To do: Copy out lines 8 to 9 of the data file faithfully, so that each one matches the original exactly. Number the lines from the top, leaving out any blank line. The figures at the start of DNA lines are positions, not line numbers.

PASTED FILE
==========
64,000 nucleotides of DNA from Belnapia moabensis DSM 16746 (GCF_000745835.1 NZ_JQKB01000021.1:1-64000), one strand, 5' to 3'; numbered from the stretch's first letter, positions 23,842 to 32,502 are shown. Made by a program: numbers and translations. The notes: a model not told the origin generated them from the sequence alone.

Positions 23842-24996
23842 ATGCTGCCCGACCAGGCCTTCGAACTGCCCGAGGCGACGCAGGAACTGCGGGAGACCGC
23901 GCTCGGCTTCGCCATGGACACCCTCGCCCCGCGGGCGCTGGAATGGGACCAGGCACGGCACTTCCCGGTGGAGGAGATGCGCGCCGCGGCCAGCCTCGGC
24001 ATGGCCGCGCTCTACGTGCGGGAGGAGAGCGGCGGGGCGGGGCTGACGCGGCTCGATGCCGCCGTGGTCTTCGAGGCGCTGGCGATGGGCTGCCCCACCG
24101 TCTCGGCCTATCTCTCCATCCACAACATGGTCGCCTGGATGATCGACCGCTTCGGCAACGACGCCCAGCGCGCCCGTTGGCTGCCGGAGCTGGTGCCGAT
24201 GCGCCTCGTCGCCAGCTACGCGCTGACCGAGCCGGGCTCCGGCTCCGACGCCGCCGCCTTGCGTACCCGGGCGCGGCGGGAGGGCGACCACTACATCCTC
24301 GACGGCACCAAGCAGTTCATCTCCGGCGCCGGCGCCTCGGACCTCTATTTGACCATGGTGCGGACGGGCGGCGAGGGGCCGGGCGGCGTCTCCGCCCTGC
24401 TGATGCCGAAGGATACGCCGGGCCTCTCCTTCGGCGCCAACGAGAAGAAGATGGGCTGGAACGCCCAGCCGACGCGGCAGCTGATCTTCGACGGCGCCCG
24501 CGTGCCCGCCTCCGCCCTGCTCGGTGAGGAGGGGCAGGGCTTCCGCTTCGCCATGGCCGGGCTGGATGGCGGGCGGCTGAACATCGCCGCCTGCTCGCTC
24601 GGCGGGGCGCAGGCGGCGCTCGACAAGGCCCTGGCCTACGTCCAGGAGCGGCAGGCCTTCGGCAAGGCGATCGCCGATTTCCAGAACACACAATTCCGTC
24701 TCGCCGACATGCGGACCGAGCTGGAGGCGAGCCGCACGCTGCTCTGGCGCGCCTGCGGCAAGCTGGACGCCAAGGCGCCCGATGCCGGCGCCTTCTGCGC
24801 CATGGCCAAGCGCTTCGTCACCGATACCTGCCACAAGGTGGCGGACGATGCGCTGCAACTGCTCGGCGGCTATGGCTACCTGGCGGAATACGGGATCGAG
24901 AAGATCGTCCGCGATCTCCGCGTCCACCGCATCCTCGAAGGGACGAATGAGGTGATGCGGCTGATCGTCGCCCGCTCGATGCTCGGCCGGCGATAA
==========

24301 GACGGCACCAAGCAGTTCATCTCCGGCGCCGGCGCCTCGGACCTCTATTTGACCATGGTGCGGACGGGCGGCGAGGGGCCGGGCGGCGTCTCCGCCCTGC
24401 TGATGCCGAAGGATACGCCGGGCCTCTCCTTCGGCGCCAACGAGAAGAAGATGGGCTGGAACGCCCAGCCGACGCGGCAGCTGATCTTCGACGGCGCCCG